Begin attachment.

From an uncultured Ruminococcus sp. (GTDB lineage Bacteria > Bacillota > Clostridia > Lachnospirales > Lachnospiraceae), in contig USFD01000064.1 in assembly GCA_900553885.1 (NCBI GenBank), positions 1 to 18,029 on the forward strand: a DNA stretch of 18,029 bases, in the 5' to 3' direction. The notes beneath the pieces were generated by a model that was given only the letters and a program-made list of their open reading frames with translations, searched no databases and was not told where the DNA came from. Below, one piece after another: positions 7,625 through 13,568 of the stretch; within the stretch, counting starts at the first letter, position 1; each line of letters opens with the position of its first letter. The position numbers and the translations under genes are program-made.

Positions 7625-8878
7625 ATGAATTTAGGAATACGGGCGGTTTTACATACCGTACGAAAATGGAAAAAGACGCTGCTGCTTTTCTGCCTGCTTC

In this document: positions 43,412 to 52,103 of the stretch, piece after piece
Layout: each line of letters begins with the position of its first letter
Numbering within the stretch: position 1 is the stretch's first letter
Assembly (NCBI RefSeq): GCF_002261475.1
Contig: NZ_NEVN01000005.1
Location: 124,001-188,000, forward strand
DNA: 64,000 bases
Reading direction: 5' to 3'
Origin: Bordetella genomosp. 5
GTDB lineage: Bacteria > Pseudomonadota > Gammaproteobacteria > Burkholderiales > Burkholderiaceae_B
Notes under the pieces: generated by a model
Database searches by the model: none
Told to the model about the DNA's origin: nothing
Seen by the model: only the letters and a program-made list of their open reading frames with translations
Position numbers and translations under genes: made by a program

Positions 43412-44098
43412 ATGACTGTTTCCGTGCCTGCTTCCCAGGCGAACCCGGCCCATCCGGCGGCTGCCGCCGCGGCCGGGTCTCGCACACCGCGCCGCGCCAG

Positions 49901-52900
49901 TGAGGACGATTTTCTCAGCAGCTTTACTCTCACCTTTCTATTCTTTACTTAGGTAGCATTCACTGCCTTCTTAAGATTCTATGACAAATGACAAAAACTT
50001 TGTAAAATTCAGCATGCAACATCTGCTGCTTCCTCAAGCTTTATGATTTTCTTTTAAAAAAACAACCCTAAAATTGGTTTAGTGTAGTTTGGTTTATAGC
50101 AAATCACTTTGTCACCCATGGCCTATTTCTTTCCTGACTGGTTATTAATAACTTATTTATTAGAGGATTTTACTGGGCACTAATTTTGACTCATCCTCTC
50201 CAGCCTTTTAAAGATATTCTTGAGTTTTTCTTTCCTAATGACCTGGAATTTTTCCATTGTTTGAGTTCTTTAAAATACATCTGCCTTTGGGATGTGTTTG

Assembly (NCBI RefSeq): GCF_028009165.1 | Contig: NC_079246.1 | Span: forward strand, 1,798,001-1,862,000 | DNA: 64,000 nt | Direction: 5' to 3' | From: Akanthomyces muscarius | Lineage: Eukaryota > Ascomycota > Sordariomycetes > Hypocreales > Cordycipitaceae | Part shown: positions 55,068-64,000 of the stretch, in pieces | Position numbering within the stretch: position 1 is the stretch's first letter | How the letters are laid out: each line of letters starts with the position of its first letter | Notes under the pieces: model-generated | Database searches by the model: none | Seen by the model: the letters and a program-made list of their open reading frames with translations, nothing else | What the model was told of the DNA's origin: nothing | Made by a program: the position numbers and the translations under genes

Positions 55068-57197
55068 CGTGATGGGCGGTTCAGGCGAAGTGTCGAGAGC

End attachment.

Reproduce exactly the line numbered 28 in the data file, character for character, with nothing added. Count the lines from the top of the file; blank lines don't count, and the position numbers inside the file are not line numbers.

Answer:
55068 CGTGATGGGCGGTTCAGGCGAAGTGTCGAGAGC